Not very long ago, authoritarian forms of government were widely regarded as necessary for rapid economic growth and development, and Western donors supported dictatorial regimes in every continent. Today the political mantra is democracy, and the World Bank and Western donors require it almost as a condition of assistance. This thought-provoking book argues not simply that the West's good governance agenda came into being with the demise of the Soviet Union. Much more importantly, it shows how this agenda comprises only very superficial democratic institutional forms that are compatible with continued structural adjustment. African governments, in particular, remain in a cleft stick - supposedly responsible to their electorates at home, in fact beholden to external creditors and donors. The result is the creation of fragile democracies unable to respond to the demands of the poor - who are in the great majority - for socio-economic improvements, and where the requirements of external actors frequently overrule the wishes of domestic constituencies.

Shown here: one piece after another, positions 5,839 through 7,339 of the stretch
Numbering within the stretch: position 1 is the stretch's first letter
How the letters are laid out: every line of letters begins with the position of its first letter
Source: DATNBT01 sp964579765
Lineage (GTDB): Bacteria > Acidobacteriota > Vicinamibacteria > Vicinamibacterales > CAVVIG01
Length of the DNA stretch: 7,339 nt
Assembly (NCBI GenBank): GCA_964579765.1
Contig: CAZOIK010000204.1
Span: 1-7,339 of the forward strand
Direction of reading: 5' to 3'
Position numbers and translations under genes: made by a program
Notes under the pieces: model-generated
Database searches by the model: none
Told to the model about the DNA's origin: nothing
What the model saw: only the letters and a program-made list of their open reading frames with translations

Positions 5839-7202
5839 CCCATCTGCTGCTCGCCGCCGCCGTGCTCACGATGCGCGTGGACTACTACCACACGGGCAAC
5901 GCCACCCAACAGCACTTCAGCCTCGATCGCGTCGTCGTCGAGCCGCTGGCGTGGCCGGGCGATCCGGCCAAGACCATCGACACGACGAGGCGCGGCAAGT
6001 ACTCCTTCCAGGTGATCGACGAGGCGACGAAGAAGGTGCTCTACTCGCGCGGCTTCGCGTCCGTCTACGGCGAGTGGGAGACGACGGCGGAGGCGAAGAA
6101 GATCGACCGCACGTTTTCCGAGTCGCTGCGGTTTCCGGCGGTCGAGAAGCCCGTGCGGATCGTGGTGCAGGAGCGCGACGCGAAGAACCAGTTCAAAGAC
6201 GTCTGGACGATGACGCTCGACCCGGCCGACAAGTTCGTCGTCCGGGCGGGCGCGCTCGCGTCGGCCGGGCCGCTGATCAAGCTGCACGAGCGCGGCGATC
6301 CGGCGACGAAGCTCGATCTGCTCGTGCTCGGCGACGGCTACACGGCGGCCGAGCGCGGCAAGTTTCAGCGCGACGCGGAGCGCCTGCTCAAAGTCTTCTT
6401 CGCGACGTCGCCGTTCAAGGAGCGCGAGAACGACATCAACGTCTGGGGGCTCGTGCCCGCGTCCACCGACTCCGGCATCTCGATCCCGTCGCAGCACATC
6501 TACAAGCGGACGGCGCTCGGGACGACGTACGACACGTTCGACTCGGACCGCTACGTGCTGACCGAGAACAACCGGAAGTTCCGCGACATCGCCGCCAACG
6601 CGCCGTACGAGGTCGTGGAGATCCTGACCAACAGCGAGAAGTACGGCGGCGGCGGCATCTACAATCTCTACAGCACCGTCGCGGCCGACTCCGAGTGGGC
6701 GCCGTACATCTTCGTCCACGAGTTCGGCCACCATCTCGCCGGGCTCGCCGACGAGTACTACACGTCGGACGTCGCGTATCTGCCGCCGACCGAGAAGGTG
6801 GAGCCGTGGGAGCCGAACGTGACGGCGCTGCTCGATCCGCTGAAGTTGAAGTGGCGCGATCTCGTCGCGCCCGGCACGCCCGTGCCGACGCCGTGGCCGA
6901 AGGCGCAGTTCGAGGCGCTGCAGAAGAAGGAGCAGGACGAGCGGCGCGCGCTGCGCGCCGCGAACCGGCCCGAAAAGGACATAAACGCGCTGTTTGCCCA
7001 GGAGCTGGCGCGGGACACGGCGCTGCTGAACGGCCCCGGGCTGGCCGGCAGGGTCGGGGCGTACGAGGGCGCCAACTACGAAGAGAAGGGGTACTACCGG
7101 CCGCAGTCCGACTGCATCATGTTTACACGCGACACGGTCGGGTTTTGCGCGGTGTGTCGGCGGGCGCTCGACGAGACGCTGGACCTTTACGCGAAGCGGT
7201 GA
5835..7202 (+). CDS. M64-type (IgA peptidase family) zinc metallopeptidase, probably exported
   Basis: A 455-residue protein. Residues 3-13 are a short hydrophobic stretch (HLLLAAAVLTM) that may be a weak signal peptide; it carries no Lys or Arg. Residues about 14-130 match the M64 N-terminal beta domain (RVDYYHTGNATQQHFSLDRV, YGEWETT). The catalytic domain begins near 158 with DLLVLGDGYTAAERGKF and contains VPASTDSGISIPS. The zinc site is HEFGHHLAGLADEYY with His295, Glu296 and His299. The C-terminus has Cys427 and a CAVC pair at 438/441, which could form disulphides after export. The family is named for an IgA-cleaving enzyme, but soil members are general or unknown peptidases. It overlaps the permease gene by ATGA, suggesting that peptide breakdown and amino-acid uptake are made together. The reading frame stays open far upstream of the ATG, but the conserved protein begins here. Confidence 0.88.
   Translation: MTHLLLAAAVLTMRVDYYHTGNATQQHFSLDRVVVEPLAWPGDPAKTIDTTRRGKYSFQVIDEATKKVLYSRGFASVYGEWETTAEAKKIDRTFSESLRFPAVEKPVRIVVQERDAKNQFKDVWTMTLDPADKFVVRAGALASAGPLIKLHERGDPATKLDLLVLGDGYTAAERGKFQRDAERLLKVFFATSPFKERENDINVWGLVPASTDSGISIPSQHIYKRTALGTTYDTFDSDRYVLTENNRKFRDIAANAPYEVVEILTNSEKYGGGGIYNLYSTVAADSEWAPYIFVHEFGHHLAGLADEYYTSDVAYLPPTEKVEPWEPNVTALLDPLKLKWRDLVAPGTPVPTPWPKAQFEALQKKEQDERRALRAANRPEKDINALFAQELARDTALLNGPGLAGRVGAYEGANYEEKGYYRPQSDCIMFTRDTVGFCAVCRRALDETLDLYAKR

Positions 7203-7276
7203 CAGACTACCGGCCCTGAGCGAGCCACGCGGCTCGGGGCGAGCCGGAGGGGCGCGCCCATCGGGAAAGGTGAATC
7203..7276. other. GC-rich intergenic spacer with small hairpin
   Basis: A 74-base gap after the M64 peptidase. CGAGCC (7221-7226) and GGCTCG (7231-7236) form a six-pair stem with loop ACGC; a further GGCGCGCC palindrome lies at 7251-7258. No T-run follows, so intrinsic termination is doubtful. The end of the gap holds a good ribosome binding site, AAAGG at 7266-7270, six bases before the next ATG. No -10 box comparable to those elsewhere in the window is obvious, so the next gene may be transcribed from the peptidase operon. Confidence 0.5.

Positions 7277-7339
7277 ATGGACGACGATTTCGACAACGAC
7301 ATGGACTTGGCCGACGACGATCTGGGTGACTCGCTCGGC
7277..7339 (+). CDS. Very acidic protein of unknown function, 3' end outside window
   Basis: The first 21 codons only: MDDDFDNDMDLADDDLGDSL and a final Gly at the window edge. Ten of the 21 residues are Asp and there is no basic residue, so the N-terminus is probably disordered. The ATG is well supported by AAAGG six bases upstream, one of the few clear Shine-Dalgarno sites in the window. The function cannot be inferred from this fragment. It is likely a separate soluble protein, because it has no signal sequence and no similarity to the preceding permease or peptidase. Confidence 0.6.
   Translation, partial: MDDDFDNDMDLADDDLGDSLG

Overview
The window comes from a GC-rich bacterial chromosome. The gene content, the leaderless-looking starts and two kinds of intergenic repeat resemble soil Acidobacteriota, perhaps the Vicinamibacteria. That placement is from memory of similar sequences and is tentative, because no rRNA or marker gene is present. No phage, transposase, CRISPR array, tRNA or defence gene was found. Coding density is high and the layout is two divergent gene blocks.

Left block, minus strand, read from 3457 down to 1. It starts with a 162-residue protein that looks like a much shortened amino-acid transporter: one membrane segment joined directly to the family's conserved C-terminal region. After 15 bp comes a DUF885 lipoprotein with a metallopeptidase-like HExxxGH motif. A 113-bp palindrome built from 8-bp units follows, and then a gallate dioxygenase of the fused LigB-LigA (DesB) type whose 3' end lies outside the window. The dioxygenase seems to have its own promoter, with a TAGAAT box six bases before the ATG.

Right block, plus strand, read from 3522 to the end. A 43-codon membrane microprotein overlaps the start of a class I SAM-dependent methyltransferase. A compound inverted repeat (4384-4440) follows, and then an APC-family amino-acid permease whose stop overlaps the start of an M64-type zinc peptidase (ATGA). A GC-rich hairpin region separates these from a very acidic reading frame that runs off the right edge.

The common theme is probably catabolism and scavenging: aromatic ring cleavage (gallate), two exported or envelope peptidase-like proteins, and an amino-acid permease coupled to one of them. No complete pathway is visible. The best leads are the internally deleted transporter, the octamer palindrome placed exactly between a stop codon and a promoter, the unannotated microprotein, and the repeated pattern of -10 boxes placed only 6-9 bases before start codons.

Using the example of the good governance discourse, Rita Abrahamsen contributes powerfully to our understanding of development, not as some universally valid set of goals or procedures, but as a historically contingent form of knowledge intimately connected to prevailing structures and relations of power. Her book argues that a key effect of contemporary development discourse, despite all its proclamations in favour of democracy, is to help reproduce a world order that is essentially undemocratic.